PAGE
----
Half a million lambs will be slaughtered but not eaten as a consequence of the latest outbreak of foot and mouth (http://www.guardian.co.uk/animalrights/story/0,,2201110,00.html) Is this a moral, ecological or economic disaster?
In an attempt to increase the 'efficiency' of this process some of the animals' fat will apparently be rendered into biofuel. It is a wonder to me that anybody has the machinery standing idle to perform such a grisly task. Surely the recyclers of used chip fat cannot turn their skills to rapidly towards the unwanted carcases of animals formerly destined for dinner tables?
The anguish over the 'cull' (aka kill) of animals during the first round of foot-and-mouth was always a mystery to me. Why such an outcry over the deaths of animals bred to be killed and eaten? Where did this mawkish sentimentality come from when those who displayed it were not concerned about tucking into to roast lamb and all the trimmings of a Sunday lunchtime?
Aside from this parade of phoney morality there are some genuine ethical issues raised by this whole debate. First, whether it is ever acceptable to eat the flesh of an animal. I am happy to do that when I know the animals have enjoyed respected during their lives; in the case of my own meat I have known the animals by name and been able to interact with them. Counter-intuitively this makes it easier to eat them rather than harder.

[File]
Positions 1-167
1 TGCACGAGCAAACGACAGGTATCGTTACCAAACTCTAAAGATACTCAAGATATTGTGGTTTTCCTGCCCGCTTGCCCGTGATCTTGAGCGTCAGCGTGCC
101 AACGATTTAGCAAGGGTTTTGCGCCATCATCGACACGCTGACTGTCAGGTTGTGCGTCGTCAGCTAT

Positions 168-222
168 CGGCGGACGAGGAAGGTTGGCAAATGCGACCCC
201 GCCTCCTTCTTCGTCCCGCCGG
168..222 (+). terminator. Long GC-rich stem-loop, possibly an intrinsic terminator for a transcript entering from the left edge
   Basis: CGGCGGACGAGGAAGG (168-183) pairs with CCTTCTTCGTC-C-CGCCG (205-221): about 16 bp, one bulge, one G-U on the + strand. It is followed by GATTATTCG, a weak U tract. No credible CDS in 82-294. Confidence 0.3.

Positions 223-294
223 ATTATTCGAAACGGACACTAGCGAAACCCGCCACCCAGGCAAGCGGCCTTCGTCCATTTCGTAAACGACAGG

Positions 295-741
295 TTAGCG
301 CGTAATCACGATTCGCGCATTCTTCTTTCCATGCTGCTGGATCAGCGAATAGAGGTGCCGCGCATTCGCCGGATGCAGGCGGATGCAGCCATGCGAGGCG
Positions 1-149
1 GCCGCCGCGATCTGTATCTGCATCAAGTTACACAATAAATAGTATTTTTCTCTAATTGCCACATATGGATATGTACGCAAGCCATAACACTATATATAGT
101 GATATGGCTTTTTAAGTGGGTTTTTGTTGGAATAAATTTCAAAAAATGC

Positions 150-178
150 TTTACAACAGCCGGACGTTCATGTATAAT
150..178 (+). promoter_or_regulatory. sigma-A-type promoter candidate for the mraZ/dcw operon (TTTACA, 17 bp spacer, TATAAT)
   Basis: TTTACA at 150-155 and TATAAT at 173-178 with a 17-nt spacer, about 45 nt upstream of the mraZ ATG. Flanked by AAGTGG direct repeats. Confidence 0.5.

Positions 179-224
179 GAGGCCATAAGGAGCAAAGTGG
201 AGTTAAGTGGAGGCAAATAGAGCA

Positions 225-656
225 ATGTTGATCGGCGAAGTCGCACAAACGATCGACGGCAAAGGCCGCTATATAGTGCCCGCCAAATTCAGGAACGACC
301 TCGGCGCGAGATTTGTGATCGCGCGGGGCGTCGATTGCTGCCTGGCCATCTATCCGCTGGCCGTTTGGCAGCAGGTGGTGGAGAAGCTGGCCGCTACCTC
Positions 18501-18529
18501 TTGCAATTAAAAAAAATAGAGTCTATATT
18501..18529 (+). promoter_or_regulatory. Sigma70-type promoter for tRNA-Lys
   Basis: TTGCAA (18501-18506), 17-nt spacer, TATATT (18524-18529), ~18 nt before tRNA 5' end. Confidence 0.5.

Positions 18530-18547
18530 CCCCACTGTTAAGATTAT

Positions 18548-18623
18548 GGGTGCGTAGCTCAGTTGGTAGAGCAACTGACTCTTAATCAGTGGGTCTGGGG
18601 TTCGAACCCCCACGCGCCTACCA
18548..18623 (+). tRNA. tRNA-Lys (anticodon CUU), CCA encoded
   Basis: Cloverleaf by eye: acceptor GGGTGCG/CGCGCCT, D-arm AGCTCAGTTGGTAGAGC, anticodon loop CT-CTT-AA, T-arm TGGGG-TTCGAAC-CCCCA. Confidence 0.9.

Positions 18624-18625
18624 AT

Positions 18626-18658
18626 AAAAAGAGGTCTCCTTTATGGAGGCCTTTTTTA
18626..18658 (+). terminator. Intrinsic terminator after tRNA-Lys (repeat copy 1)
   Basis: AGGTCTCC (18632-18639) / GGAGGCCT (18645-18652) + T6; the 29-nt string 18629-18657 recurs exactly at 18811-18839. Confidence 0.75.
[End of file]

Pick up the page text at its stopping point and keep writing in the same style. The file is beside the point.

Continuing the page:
Other difficult questions--as yet unresolved to my satisfaction--revolve around the question of whether a wholly vegetarian lifestyle is more ecologically sustainable. I have not yet seen convincing evidence that the UK could be self-sufficient in food grown without animal or oil-based fertiliser. Too many vegans in the UK today are forced to eat a large range of imported foods, especially beans and pulses.
Then there are the double standards of those who are vegetarian and continue to eat dairy, when the dairy industry is closely tied to the meat industry, since male calves can only be put into the food chain or destroyed (http://www.vegaresearch.org/foodnut_vegani_going.asp).
It seems to me that the central economic problem we face here is the setting of all these questions within an intellectual framework dominated by market and profit. The 'wasteful' slaughter of cattle and sheep during a foot-and-mouth outbreak is entirely market-driven. Vaccinated animals are not acceptable for the export trade, while animals that have survived foot-and-mouth (as most do) will weigh less and therefore generate less profit for the cost of raising them. Since they offer no threat to human health, they could otherwise pass into the food chain as they do in other countries.
In a similar way the Welsh and Scottish hill-farmers are involved in production on an industrial scale that cannot allow for flexibility in terms of the quality of product (slightly older sheep) or when it reaches the market. No doubt the lamb that will be produced over the next few weeks would be welcome to many hungry mouths in this country and abroad. But this would be to 'distort the market'. Similar arguments were made during the Irish potato famine when oats were being exported to feed horses in the UK while Irish people starved.
The story offers yet more reasons why we should explore the ethical underpinnings of the market within which food is produced, which was always a social construct and therefore open to a different system of values and to a radical reconstruction in line with the general welfare, rather than the profit margins of the large-scale businesses who have created the dubious and far-from-free market we operate within today.